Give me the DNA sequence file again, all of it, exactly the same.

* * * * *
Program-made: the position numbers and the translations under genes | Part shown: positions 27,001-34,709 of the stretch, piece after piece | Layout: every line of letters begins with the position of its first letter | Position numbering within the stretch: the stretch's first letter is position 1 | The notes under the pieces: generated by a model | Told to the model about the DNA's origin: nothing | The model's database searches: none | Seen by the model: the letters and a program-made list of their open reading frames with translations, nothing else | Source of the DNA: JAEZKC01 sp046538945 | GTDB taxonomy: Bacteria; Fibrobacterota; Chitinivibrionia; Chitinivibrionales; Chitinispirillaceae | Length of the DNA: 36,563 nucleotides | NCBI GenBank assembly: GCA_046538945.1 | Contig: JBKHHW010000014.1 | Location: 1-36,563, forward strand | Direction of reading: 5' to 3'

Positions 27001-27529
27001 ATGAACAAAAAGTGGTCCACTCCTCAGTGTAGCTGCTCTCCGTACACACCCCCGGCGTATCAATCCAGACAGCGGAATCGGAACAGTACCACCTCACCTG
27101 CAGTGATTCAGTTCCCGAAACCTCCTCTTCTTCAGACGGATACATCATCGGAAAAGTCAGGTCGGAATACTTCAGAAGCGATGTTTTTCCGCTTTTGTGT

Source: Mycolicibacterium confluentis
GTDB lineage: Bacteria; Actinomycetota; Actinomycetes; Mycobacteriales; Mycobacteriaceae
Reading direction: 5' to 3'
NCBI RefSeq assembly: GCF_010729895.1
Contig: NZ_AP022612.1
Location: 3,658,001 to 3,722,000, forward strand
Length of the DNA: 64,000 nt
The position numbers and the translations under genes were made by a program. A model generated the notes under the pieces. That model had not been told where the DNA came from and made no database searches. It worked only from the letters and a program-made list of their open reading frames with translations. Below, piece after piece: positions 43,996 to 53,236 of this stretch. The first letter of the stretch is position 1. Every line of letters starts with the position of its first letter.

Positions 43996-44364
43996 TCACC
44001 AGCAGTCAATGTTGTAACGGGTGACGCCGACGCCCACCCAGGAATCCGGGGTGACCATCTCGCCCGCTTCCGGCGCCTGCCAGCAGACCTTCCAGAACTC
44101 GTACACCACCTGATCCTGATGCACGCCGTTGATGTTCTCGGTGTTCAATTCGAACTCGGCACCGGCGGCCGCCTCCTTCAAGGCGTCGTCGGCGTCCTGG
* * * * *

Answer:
Program-made: the position numbers and the translations under genes | Part shown: positions 27,001-34,709 of the stretch, piece after piece | Layout: every line of letters begins with the position of its first letter | Position numbering within the stretch: the stretch's first letter is position 1 | The notes under the pieces: generated by a model | Told to the model about the DNA's origin: nothing | The model's database searches: none | Seen by the model: the letters and a program-made list of their open reading frames with translations, nothing else | Source of the DNA: JAEZKC01 sp046538945 | GTDB taxonomy: Bacteria; Fibrobacterota; Chitinivibrionia; Chitinivibrionales; Chitinispirillaceae | Length of the DNA: 36,563 nucleotides | NCBI GenBank assembly: GCA_046538945.1 | Contig: JBKHHW010000014.1 | Location: 1-36,563, forward strand | Direction of reading: 5' to 3'

Positions 27001-27529
27001 ATGAACAAAAAGTGGTCCACTCCTCAGTGTAGCTGCTCTCCGTACACACCCCCGGCGTATCAATCCAGACAGCGGAATCGGAACAGTACCACCTCACCTG
27101 CAGTGATTCAGTTCCCGAAACCTCCTCTTCTTCAGACGGATACATCATCGGAAAAGTCAGGTCGGAATACTTCAGAAGCGATGTTTTTCCGCTTTTGTGT

Source: Mycolicibacterium confluentis
GTDB lineage: Bacteria; Actinomycetota; Actinomycetes; Mycobacteriales; Mycobacteriaceae
Reading direction: 5' to 3'
NCBI RefSeq assembly: GCF_010729895.1
Contig: NZ_AP022612.1
Location: 3,658,001 to 3,722,000, forward strand
Length of the DNA: 64,000 nt
The position numbers and the translations under genes were made by a program. A model generated the notes under the pieces. That model had not been told where the DNA came from and made no database searches. It worked only from the letters and a program-made list of their open reading frames with translations. Below, piece after piece: positions 43,996 to 53,236 of this stretch. The first letter of the stretch is position 1. Every line of letters starts with the position of its first letter.

Positions 43996-44364
43996 TCACC
44001 AGCAGTCAATGTTGTAACGGGTGACGCCGACGCCCACCCAGGAATCCGGGGTGACCATCTCGCCCGCTTCCGGCGCCTGCCAGCAGACCTTCCAGAACTC
44101 GTACACCACCTGATCCTGATGCACGCCGTTGATGTTCTCGGTGTTCAATTCGAACTCGGCACCGGCGGCCGCCTCCTTCAAGGCGTCGTCGGCGTCCTGG